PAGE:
The Northern Germany pilot will be implemented in the corridor Berlin/Wolfsburg. It aims at providing valuable services that are applicable in and transferable to different local settings. Both cities have implemented strategies for integrated smart city infrastructures and provide an extensive market for further applications based on the interoperable approach of BIG-IoT.
Basis for implementing use cases in the two cities are various smart object resources. In Wolfsburg, a free WLAN network, live tracking of public buses, as well as public e-charging and bike sharing stations will be included. BOSCH SI’s ConnectedCity Platform will be providing these resources from WAG in a BIG IoT conform way. Further, this platform will be leveraged for real time crowd management, enabling both infrastructure-based (through security cameras) and crowd-sourced detection of human crowds (through mobile apps). In Berlin the focus will be put on the integration of real time parking data in urban mobility information services. VMZ provides access to the platform of the Traffic Information Center (TIC). For the pilot the platform will provide real time information on traffic volumes and traffic speed covering the overall street network, as well as a large-scale and live access to public transport information. Novel, streetlight-mounted and radar-based smart parking detectors (provided by SIEMENS) are currently being integrated in the TIC platform and will be used for the pilot. For the corridor a multimodal route optimization for long distance commuters (including e-mobility) is envisaged, integrating real time data on traffic situation and e-charging station availabilities in Berlin, Wolfsburg and the corridor. Through engaging the WAG and the VMZ, we ensure that the pilot addresses real-world requirements of urban traffic management and smart cites, and that the pilot results can contribute to operative urban information systems.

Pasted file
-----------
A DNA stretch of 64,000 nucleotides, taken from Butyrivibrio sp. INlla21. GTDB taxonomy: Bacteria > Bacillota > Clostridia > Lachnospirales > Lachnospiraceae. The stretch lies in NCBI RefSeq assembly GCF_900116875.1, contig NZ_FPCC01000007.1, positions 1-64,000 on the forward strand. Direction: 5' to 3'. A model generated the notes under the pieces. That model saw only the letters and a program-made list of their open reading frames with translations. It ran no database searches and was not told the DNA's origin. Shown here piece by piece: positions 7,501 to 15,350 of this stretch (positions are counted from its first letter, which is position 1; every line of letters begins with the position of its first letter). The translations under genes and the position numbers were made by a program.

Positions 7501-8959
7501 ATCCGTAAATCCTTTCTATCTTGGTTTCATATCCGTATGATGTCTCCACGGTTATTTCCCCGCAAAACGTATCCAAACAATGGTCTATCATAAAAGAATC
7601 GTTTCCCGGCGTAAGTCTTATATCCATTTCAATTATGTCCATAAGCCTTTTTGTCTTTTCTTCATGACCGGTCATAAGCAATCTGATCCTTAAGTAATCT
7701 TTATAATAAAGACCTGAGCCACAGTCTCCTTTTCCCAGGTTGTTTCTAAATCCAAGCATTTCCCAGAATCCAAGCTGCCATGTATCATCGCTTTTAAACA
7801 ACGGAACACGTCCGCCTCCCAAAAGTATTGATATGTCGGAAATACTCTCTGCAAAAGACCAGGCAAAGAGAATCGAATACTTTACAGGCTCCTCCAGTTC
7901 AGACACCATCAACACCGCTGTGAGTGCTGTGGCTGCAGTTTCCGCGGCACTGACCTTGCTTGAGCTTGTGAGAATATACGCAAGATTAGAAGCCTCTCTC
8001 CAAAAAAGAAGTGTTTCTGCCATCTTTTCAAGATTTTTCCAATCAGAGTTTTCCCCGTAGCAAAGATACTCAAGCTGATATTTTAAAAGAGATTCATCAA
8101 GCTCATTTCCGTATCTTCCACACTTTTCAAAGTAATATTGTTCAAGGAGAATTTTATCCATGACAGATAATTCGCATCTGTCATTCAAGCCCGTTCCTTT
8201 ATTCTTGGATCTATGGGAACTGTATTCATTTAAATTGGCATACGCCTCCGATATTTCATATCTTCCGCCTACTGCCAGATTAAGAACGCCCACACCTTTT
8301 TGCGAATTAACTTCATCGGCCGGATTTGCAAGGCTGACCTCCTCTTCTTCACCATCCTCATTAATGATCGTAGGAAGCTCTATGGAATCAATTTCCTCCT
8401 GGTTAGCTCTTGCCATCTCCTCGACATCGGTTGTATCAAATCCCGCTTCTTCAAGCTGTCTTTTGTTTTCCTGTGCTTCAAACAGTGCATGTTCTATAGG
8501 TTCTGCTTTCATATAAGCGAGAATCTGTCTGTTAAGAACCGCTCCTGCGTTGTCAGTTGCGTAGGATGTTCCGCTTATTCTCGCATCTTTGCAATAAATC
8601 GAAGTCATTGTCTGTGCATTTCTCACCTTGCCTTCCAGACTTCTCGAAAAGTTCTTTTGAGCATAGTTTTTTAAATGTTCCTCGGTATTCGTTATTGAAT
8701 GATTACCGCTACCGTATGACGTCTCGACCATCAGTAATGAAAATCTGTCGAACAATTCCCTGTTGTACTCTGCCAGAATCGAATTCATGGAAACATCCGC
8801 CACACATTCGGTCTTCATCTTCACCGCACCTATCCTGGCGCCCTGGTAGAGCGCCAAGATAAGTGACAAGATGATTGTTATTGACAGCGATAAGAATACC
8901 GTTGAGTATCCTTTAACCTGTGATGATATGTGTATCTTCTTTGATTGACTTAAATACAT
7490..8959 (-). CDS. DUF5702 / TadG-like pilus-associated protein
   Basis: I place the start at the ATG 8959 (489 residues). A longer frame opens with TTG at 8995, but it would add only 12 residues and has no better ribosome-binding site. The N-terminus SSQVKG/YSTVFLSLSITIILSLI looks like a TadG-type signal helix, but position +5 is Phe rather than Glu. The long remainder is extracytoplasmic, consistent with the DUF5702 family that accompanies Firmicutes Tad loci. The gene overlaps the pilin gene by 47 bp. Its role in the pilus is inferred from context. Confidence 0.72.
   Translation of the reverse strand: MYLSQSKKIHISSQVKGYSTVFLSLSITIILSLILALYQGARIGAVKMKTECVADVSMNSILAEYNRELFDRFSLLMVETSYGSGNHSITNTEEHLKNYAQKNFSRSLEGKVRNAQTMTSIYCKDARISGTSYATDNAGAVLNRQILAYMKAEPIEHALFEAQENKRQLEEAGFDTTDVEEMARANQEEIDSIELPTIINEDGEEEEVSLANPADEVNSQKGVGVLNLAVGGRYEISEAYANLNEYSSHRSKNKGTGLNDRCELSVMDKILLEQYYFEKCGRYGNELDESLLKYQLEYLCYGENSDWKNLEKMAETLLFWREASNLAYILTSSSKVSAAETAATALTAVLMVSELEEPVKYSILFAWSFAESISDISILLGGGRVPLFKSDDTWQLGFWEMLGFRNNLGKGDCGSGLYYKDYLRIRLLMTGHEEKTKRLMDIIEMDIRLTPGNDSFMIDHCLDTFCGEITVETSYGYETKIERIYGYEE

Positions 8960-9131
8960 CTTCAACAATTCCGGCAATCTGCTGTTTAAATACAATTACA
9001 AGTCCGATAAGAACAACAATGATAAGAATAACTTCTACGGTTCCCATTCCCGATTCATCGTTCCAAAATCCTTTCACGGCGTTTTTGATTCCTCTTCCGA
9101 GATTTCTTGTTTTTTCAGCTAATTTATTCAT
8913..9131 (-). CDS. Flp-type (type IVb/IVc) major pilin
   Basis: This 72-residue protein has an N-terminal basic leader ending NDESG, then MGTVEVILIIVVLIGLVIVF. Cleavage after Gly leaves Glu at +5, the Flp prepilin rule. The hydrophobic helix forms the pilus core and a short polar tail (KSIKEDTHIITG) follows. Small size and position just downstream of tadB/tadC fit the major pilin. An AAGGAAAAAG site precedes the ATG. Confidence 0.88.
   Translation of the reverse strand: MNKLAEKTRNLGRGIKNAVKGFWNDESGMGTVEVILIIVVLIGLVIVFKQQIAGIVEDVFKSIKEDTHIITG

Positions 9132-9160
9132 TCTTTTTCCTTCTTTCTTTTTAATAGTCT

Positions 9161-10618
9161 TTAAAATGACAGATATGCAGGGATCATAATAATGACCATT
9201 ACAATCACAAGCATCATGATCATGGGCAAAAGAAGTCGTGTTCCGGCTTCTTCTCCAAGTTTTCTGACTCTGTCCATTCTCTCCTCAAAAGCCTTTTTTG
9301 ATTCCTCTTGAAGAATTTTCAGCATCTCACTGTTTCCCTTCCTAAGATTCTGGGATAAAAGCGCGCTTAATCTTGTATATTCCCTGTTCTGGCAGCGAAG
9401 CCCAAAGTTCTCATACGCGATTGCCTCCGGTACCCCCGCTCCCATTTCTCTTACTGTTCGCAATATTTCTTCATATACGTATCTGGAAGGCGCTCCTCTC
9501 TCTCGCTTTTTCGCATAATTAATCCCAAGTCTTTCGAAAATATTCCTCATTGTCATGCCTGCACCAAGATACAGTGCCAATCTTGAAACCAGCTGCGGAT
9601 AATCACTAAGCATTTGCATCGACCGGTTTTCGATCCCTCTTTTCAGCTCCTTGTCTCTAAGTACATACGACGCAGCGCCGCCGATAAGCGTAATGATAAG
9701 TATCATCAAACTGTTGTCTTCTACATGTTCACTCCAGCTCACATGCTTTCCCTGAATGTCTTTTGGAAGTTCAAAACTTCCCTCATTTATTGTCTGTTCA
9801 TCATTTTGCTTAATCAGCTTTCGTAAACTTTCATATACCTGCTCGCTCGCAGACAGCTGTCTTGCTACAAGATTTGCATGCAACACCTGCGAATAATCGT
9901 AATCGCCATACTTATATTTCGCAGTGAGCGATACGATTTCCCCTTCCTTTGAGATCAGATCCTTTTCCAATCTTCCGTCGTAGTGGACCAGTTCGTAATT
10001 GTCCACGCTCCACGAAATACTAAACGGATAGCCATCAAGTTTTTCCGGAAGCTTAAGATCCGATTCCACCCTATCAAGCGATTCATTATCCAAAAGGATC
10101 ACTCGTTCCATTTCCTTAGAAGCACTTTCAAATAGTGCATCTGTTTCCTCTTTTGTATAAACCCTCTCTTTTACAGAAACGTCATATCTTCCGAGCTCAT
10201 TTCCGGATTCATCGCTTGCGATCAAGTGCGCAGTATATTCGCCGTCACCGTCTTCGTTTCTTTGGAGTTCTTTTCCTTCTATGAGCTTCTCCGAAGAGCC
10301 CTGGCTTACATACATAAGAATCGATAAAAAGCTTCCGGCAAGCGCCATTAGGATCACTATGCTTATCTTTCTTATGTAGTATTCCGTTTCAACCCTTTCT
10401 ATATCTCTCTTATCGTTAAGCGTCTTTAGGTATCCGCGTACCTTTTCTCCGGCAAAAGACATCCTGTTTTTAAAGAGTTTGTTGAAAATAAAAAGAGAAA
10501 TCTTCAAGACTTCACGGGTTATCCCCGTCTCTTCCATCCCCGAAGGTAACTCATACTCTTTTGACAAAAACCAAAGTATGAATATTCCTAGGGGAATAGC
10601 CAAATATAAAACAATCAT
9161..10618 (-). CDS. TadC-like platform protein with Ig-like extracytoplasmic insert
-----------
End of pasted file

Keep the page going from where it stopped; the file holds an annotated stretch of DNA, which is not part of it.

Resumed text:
With respect to scale the pilot covers the cities of Berlin (approx. 900 km2) and Wolfsburg (approx. 205.000 km2) with more than 3.4 million residents in total and includes the 230 km corridor connecting the two cities. The smart objects to be used in the pilot in Berlin are integrated components of the TIC detection network such as 320 traffic detectors, up to 40 smart parking detectors and over 100 e-charging stations. The Wolfsburg use cases will make use of Wolfsburg WLAN network with 75 access points, connected buses of the public transport operator and 10 e-charging stations.